Making Sense of the Trump Administration's Fuel Economy Standard Rollback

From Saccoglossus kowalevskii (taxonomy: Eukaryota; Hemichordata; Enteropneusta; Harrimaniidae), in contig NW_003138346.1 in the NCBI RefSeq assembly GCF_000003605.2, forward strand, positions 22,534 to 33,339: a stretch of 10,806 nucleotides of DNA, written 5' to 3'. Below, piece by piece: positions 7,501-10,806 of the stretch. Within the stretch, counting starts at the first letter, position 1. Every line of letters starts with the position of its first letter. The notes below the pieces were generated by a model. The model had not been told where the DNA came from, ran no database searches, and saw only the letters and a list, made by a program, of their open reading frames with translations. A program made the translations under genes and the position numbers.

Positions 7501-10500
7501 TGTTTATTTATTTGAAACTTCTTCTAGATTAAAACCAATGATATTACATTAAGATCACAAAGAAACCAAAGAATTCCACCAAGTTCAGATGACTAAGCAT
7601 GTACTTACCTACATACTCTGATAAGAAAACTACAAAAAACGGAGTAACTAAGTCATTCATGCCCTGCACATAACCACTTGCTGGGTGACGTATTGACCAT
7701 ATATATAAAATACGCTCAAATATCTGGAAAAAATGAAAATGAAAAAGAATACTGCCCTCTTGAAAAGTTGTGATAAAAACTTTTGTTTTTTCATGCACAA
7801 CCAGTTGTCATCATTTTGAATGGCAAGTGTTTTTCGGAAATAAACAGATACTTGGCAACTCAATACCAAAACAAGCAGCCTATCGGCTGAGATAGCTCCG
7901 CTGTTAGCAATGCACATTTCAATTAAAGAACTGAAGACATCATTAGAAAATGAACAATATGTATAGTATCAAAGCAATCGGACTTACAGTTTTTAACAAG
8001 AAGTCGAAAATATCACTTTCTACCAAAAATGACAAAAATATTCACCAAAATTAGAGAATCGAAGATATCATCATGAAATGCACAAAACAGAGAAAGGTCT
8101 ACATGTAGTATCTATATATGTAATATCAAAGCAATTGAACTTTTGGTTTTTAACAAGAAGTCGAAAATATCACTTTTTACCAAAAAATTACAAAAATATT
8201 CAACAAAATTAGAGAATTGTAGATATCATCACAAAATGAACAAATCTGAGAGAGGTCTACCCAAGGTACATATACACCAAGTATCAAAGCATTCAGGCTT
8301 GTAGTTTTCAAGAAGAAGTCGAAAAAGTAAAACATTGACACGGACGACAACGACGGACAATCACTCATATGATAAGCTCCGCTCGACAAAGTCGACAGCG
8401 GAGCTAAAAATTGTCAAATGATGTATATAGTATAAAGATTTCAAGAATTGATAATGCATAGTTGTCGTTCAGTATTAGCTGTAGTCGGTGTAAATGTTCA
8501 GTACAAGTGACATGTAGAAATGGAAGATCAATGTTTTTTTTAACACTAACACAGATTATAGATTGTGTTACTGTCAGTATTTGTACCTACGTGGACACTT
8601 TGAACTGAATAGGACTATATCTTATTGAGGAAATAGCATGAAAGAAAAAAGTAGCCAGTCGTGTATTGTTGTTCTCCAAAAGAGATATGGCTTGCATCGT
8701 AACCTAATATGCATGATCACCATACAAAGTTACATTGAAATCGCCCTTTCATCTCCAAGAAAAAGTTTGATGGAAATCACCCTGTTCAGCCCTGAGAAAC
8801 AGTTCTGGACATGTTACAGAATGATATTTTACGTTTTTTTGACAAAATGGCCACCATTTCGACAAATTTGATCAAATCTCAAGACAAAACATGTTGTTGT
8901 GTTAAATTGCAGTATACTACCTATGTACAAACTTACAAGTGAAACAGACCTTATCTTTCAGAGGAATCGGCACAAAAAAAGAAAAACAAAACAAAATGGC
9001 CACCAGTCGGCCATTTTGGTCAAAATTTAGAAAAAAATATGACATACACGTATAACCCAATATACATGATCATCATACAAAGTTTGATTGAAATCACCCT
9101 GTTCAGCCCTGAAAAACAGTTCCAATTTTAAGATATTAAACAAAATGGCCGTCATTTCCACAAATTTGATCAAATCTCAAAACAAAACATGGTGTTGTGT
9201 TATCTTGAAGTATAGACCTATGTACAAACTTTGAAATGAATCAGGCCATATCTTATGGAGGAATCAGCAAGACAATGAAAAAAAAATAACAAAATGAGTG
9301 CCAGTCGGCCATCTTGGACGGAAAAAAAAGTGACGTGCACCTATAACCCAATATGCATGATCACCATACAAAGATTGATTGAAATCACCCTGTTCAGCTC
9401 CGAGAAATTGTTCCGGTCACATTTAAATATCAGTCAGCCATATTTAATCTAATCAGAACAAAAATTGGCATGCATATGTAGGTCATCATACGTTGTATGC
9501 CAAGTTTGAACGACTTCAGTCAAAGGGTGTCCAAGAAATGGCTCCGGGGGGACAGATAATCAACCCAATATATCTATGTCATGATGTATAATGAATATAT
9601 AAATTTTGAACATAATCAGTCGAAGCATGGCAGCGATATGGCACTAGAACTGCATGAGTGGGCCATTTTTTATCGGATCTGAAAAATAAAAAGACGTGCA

On April 2, 2018, the US Environmental Protection Agency (EPA) announced that planned fuel economy increases for model year 2022–2025 cars and light trucks are too stringent and should be revised. The EPA thus initiated a process to set new standards for 2022–2025, in partnership with the National Highway Transportation Safety Administration (NHTSA). Although the agencies may eventually ease fuel economy standards less than a full rollback of the standards to 2021 levels would imply, for illustrative purposes we assess the implications of a full rollback for gasoline consumption, oil imports, and carbon emissions. Given that the agencies’ 2016 analysis suggests that a full rollback would harm society on balance, we discuss which changes to the 2016 analysis might lead the agencies to conclude that a rollback benefits society. To facilitate discussion of these important public policy issues, this paper makes two points about the EPA’s announcement: Due to the gradual turnover of the on-road vehicle fleet, eliminating the tighter fuel economy standards for 2022–2025 would have small effects on gasoline consumption, greenhouse gas emissions, and oil imports during those years and even out to 2030. However, the ultimate impact of the weaker standards could be greater, especially if they hurt the progress of new technologies and the political momentum for tighter standards in the United States and in other countries over the longer term. Changes in the social cost of carbon, fuel prices, miles traveled, and market shares of light trucks since the 2016 analysis are unlikely to cause the benefits of rolling back the standards to exceed the costs. If the agencies conclude that the benefits of rolling back the standards exceed the costs, the reasoning will likely be based on other factors, such as consumer willingness to pay for fuel-saving technologies or the cost and effectiveness of those technologies.
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